WASHINGTON BUREAU — The National Association of Insurance and Financial Advisors is trying to change a fiduciary standard provision in a major new financial services reform bill.
The provision, part of the Investor Protection Act of 2009, would apply to sales of securities. It is “so difficult and rigorous” that few NAIFA members could meet it, according to NAIFA, Falls Church, Va.
The full House Financial Services Committee will hold a hearing on the proposed bill Tuesday. The draft, based on an outline sent to the committee in July by the U.S. Treasury Department, was unveiled Thursday by Rep. Paul Kanjorski, D-Pa.., chairman of the committee’s Capital Markets Subcommittee.
Hearing panels will discuss 3 components of the Obama administration’s “capital markets regulatory reform” proposals: investor protection; oversight over private pools of capital; and creation of a National Insurance Office.
Officials say they want the investor protection provisions to eliminate “consumer confusion” about the standard sellers of securities products must use when selling products to consumers, by establishing consistent standards for those who sell financial products to investors.
The investor protection provisions would harmonize conduct requirements; control some sales practices, compensation schemes and other arrangements, and give the U.S. Securities and Exchange Commission authority to prohibit or restrict use of mandatory pre-dispute arbitration in sales contracts, according to an analysis released by Morrison & Foerster L.L.P., San Francisco, a law firm.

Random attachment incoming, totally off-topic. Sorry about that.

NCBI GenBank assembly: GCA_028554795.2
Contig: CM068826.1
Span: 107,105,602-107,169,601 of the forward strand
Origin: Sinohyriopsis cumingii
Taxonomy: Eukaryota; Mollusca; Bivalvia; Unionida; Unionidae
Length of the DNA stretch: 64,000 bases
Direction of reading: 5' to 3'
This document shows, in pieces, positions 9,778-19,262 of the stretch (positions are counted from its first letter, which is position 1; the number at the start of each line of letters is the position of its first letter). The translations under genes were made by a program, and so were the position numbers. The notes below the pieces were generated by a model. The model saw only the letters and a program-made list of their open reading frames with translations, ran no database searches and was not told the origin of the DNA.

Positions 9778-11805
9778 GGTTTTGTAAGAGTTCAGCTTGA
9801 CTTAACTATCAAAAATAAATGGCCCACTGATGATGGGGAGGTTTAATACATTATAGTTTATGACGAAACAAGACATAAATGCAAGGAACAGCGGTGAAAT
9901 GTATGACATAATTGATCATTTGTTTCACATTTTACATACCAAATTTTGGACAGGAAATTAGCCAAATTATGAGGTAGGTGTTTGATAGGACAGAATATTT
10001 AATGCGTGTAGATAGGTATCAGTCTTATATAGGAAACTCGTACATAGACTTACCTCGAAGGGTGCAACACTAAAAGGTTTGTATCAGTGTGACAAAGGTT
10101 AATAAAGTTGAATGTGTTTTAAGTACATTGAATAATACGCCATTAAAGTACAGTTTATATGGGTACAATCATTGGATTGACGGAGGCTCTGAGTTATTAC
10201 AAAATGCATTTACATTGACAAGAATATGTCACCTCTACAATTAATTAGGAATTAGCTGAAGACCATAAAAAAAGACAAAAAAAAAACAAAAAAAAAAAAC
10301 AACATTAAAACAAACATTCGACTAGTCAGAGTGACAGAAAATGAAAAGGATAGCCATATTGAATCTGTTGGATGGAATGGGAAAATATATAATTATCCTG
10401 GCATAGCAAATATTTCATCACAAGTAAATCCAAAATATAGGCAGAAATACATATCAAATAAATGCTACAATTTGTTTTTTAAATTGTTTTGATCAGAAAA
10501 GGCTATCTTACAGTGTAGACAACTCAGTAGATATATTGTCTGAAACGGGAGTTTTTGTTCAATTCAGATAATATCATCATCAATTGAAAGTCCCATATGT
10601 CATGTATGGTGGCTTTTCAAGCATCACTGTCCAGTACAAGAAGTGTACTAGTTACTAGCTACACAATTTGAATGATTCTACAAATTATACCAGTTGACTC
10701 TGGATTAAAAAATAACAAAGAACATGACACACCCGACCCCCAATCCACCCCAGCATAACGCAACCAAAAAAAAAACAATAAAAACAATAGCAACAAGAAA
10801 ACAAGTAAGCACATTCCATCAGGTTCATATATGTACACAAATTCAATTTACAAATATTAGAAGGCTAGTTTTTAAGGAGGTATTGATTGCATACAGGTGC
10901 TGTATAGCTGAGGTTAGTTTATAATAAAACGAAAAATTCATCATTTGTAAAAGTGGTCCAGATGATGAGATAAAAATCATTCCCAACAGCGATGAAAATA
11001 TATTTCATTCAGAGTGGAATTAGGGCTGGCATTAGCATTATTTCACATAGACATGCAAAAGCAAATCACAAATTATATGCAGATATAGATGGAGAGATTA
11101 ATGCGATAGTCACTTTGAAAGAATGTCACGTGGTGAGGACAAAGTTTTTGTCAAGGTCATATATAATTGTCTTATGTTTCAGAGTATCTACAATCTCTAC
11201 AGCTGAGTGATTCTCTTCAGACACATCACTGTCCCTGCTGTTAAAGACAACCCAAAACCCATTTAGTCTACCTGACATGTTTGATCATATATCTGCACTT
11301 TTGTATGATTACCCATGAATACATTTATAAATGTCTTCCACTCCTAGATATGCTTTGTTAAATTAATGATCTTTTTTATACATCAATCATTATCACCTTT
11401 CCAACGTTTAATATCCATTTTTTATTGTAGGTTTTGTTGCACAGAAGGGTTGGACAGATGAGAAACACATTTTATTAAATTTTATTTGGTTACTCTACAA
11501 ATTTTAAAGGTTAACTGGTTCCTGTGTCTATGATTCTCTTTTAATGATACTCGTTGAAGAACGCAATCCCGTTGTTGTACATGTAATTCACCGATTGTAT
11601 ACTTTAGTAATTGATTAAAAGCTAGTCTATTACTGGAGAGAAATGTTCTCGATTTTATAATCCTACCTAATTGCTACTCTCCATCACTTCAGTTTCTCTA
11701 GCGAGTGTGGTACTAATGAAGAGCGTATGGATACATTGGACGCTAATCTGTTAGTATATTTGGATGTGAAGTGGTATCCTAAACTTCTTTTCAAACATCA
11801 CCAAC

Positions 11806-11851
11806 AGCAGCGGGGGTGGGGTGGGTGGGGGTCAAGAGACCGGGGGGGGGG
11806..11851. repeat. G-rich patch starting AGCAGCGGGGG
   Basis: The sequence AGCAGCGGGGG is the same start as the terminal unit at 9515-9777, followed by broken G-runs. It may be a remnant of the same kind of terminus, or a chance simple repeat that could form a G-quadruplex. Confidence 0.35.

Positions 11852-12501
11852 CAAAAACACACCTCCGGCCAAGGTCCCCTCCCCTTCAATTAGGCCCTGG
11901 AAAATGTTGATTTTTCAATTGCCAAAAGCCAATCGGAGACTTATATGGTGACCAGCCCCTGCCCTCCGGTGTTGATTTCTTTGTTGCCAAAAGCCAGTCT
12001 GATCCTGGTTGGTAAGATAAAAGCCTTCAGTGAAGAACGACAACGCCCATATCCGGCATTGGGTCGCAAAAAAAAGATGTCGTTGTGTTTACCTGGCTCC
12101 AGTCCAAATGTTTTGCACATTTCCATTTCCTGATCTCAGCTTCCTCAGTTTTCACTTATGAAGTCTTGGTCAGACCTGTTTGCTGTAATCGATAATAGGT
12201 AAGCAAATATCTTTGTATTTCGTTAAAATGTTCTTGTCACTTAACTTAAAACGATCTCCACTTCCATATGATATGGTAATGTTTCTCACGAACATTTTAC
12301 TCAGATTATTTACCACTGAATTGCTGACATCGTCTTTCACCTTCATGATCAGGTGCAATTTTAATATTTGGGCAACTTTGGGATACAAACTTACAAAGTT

Proposed changes in the federal Advisers Act and the federal Exchange Act would authorize the SEC to require that broker-dealers and investment advisors be held to a fiduciary standard.
Under that standard, broker-dealers and advisors would have to “act solely in the interest of the customer or client without regard to the financial or other interest of the broker, dealer or investment adviser providing the advice,” when providing investment advice to retail customers or clients, according to the Morrison & Foerster analysts.
Bruce Maisel of Thrivent Financial for Lutherans, Minneapolis, will represent the American Council of Life Insurers, Washington, at the Financial Services Committee hearing.
NAIFA officials will not get to speak at the hearing.
But NAIFA President Thomas Currey says he wants to make it clear that the proposed IPA fiduciary standard provision is “simply unreasonable and unworkable” from the perspective of NAIFA members.
According to Currey and other NAIFA officials, the Kanjorski version softens the primary thrust of the administration proposal, which called for those people selling securities to do so “solely in the interest of their clients.”
Currey said most NAIFA members earn the predominant share of their livelihood by selling commission-based products.
“They would have difficulty acting ‘solely’ in the interest of their clients,” as proposed by the Obama administration, Currey said.